The Children’s Allotment
The Children’s Allotment was founded by a group of parents, community members and educators who found a disused plant nursery and decided to convert it into an educational outdoor space.The space is a welcoming local resource where local families can spend time with their children, meet other parents and build social networks. Activities include an after school club, Forest School, family music sessions and bike mechanics courses for kids.
Stoneshill Community Garden
Stonehill Community Garden provides outdoor learning experiences for diverse groups from the communities in South Oxfordshire. They provide a safe space which offers more than purely a gardening experience. They bring together people of different ages, backgrounds and abilities to get active through learning practical skills around growing, building and working outdoors. Whilst creating the opportunity for people to be outdoors and connecting with the natural world, a sense of community is created through skill sharing and group activities. Stonehill Community Garden welcomes individuals, groups and organisations into the garden each Wednesday.
Banbury Community Action Group was set up in 2013 to run free local community projects on food, waste, transport and energy. Amongst many projects, they run the Bridge Street Community Garden. It aims to create a sociable space where people can connect with food and nature, to showcase a productive urban green space, educate people on how to grow their own food and the benefits of healthy eating, produce food for people who need it, and enhance links with other community groups and gardens. Key examples of their activities include an LGBTQ+ and Friends Gardening group and Mindfulness Meditation sessions.
Oxford City Farm
Oxford City Farm’s Growing Well Together project is designed to support people with known mental health problems and under-represented ethnic minority communities, through inclusive farming volunteering sessions which run on a regular bi-weekly basis. Strong relationships with local mental health organisations provide a clear pathway for referral and all staff have been trained in Mental Health First aid.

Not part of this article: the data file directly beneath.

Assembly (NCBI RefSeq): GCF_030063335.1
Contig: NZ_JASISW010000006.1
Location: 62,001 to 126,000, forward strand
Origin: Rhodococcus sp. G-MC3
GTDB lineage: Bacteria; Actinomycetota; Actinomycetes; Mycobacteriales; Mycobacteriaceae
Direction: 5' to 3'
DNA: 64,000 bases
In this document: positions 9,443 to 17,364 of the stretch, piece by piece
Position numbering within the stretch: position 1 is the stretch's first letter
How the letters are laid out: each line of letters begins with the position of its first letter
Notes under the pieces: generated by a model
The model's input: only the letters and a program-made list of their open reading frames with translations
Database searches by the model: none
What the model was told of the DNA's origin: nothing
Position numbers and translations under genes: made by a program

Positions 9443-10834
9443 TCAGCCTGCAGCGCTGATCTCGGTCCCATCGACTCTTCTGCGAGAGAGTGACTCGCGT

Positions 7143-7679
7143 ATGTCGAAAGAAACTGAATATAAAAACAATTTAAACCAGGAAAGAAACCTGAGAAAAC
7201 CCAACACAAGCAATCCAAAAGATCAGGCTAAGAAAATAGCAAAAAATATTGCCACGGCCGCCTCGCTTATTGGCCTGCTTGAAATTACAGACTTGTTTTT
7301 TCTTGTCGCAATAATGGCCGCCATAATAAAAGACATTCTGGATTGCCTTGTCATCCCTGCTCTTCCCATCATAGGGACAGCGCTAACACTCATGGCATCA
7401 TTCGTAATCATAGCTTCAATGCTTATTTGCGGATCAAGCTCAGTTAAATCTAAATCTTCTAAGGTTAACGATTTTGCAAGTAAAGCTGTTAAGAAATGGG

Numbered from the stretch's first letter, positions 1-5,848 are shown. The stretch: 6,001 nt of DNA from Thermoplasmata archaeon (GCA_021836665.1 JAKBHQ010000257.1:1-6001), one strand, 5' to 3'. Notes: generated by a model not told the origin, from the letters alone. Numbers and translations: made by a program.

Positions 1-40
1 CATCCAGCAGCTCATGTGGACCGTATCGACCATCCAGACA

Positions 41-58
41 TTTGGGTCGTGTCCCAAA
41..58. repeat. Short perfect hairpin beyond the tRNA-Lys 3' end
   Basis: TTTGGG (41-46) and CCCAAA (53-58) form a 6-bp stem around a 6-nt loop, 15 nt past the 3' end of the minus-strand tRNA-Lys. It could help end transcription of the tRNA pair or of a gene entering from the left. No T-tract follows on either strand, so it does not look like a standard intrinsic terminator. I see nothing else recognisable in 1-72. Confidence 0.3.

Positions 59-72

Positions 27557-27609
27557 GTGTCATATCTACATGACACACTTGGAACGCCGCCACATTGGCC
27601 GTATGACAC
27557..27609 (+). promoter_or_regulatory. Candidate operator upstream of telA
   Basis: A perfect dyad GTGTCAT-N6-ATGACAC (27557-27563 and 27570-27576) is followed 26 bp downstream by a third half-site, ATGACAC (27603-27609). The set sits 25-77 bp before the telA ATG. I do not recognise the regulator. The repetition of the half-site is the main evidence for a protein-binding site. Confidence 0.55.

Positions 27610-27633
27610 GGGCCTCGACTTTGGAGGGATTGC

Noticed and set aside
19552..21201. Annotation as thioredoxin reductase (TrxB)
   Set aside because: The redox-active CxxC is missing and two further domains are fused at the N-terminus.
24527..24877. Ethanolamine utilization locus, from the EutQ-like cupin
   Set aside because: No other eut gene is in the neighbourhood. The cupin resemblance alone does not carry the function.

Oxford Urban Wildlife Group: Boundary Brook Nature Reserve
Boundary Brook Nature Reserve is a 3-acre nature reserve in East Oxford, managed by Oxford Urban Wildlife Group (OUWG). In addition to its core conservation work, OUWG has built several collaborative partnerships for learning, community engagement and wellbeing, including partnerships with local schools and nurseries, a family centre, a community college and Restore. Amongst many projects, they also run Mindfulness in Nature sessions.
Down to Earth Community Cafe
Down to Earth Community Cafe recognises the need for equitable access to healthy food and to information about how to cook healthy meals, alongside community building and addressing environmental issues. Led by cooking volunteers, the groups run food surplus climate cook-ins. These are creative pop-up cooking sessions for all, that culminate in a sharing of meals on a ‘pay what you can’ basis. They are guided by the ‘One Planet Living’ strategy, to put social well-being and environmental sustainability at the heart of what they do. Benefits include improvements to physical and mental health, building skills and improving a sense of belonging.
Witney Food Revolution
The Witney Food Revolution is a network of businesses, volunteers and hunger relief organisations committed to reducing food waste in Witney and surrounding areas. Their volunteer-based initiative collects perfectly good food that local businesses would have thrown away, and redistributes it to the public.
Low Carbon Oxford North
Low Carbon Oxford North (LCON) is a charity set up by local residents to support ambitious CO2 cuts through local action. They work with their community, offering practical ideas, information and activities, to help combat the climate crisis. This includes inspiring action on home energy, transport, tree planting, consumption and waste and food. They collaborate with other groups and engage with our city and county councils, to influence climate action across Oxford. They also provide monthly Climate Cafes as a forum for people to share their responses to climate change in a friendly, low-key setting.
One Planet Abingdon Climate Emergency Centre
One Planet Abingdon Climate Emergency Centre aims to provide a vibrant community place where people can come together to promote the conservation, protection and improvement of the physical, natural and social environments in the town of Abingdon. They build community ties by working collaboratively with local groups and individuals, educating the public, local business and other local bodies on the impact and mitigation of, as well as adaptation to, climate, ecological and social challenges. They also work to develop understanding and create a sense of purpose to act on the climate, ecological and social issues that affect us all in order to deliver positive changes.
There are over 100 Community Action Groups in the CAG network. See our members page to find more groups and get in touch with those locally or that interest you to get involved.
The Communities and Nature grants programme was made possible with support and funding from Oxfordshire County Council